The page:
Martin O'Malley Just Set An Extremely High Bar On Climate Change For 2016 Democratic Contenders

06/18/2015 05:16 pm ET | Updated Jun 18, 2015

WASHINGTON -- Martin O'Malley, the former governor of Maryland and a contender to be the 2016 Democratic presidential nominee, called on Thursday for a phase-out of fossil fuels by 2050, citing the "moral obligation" to address climate change.

In an op-ed published in USA Today, O'Malley, who is Catholic, called the encyclical Pope Francis issued on Thursday on climate change a "clarion call for action."

O'Malley's piece also publicly rebuked some of the Obama administration's energy policies and promised to put climate and energy at the center of his presidential campaign.

"We cannot meet the climate challenge with an all-of-the-above energy strategy, or by drilling off our coasts, or by building pipelines that bring oil from tar sands in Canada," O'Malley wrote. The Obama administration has often touted an "all-of-the-above" energy strategy, and earlier this year proposed opening new areas of the Atlantic Ocean to offshore drilling. The administration has not yet issued a decision on whether to approve a permit for the Keystone XL pipeline, which would carry oil from Canada to Texas.

While O'Malley said the Obama administration's policies have made the United States more energy independent, he said the climate challenge requires the country to make "a full, complete transition to renewable energy -- and an end to our reliance on fossil fuels."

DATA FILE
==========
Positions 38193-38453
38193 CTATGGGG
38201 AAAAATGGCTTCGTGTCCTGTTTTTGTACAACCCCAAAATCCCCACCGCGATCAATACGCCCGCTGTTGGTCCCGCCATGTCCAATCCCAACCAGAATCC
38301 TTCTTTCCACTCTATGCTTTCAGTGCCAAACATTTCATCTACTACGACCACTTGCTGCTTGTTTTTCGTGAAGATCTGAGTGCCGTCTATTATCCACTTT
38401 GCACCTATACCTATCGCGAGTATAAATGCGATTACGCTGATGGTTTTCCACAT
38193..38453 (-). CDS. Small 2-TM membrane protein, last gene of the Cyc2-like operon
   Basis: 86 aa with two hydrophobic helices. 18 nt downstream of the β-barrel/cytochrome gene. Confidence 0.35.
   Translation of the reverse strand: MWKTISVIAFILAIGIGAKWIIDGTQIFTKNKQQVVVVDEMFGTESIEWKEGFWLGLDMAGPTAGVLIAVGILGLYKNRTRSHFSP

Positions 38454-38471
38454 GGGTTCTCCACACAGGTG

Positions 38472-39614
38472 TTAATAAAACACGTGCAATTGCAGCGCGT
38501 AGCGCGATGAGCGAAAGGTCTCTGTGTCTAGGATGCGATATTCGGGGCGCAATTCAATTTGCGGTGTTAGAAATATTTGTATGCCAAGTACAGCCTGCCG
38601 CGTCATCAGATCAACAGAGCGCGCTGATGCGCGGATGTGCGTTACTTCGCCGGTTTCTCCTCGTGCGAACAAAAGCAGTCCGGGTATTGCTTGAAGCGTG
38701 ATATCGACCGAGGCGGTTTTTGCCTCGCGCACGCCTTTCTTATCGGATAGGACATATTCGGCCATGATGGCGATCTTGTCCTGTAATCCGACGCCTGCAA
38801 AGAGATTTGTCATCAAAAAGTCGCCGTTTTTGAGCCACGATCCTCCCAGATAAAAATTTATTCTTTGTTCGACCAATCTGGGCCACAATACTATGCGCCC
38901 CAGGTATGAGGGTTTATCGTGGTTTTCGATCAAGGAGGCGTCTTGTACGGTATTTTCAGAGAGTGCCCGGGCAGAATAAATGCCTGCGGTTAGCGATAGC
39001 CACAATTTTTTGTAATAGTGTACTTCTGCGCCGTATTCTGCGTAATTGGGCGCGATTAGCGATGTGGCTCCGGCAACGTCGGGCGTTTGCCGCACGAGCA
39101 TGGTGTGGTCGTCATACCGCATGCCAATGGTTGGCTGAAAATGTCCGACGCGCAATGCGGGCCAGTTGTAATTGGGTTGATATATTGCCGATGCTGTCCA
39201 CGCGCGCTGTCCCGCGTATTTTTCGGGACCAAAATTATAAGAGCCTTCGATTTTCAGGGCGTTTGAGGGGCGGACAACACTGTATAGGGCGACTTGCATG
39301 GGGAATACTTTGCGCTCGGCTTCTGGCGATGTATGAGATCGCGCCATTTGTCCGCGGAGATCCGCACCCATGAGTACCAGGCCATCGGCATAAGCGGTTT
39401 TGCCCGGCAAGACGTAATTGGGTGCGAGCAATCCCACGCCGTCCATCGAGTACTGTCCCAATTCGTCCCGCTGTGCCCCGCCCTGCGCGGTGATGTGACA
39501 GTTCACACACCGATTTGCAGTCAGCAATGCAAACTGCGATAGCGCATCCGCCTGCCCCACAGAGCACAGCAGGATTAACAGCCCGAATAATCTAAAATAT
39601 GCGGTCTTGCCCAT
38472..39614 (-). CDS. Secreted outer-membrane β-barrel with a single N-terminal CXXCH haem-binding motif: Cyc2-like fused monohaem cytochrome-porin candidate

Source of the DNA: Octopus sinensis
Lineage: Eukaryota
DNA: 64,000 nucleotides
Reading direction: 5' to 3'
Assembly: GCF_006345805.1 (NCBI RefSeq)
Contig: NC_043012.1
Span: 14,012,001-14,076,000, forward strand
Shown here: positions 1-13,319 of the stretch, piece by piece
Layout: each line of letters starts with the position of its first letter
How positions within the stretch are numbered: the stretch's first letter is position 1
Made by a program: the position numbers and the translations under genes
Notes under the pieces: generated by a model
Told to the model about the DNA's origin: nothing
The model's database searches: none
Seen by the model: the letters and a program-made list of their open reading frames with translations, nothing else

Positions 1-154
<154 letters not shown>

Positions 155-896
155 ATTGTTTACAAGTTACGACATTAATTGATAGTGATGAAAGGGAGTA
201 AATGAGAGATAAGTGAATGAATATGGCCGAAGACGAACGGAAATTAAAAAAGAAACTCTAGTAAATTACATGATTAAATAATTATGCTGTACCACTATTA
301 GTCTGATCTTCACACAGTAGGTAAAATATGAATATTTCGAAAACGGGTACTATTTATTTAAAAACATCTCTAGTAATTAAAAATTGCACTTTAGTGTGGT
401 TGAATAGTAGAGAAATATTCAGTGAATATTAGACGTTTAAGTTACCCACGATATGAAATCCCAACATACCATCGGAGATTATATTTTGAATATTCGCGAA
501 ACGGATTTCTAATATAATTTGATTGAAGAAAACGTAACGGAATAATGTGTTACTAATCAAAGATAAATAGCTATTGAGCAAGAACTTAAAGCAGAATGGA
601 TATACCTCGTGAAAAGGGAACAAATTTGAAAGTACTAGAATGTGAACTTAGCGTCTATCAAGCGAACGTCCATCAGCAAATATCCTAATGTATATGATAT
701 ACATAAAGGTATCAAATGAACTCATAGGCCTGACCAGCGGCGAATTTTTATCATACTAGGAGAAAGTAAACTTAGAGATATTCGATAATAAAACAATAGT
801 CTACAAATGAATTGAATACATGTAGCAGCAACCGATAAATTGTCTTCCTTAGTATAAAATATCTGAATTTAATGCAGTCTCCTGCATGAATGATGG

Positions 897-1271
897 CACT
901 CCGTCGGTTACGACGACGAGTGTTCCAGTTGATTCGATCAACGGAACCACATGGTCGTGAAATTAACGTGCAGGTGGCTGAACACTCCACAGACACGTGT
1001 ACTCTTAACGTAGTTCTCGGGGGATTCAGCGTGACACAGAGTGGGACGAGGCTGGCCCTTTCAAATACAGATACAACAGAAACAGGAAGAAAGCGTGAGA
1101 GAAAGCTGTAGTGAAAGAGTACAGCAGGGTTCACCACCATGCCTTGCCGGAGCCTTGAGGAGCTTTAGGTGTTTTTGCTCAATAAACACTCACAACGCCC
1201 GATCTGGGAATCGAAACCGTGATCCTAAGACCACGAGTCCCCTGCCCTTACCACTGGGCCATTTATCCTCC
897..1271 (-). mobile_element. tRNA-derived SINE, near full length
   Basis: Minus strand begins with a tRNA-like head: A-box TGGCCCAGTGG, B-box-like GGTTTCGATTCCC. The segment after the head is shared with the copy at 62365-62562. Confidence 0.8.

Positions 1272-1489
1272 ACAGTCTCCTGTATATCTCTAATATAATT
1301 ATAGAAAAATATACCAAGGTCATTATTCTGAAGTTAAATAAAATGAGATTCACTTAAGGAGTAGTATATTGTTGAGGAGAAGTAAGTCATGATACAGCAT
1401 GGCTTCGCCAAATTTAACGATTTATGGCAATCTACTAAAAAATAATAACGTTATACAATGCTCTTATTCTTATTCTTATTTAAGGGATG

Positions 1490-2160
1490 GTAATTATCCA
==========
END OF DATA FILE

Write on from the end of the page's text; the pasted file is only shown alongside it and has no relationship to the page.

"I believe, within 35 years, our country can and should be 100% powered by clean energy, supported by millions of new jobs," wrote O'Malley. "But we have to accelerate the transition right now."

By comparison, the leaders of the Group of Seven nations recently pledged to phase out fossil fuels by 2100 -- 50 years later.

In an accompanying memo outlining the campaign's energy platform, O'Malley states that "reliance on local, renewable energy sources means a safer, more stable world."

He also says he would go further on emissions rules than the Obama administration has gone so far, expanding greenhouse gas regulations beyond power plants to other major industrial sources and cracking down on methane leaks from oil and gas operations.

Michael Brune, executive director of the Sierra Club, praised O'Malley in a statement for "driving the conversation toward the critically important goal of transitioning off of dirty fossil fuels to a healthy and just economy powered by 100% clean energy."

And Tom Steyer, who has spent millions to elect pro-climate candidates, issued a statement applauding O'Malley for "presenting real, concrete solutions to climate change that will secure our country’s economic security -- and break with the dirty energy politics of the past."

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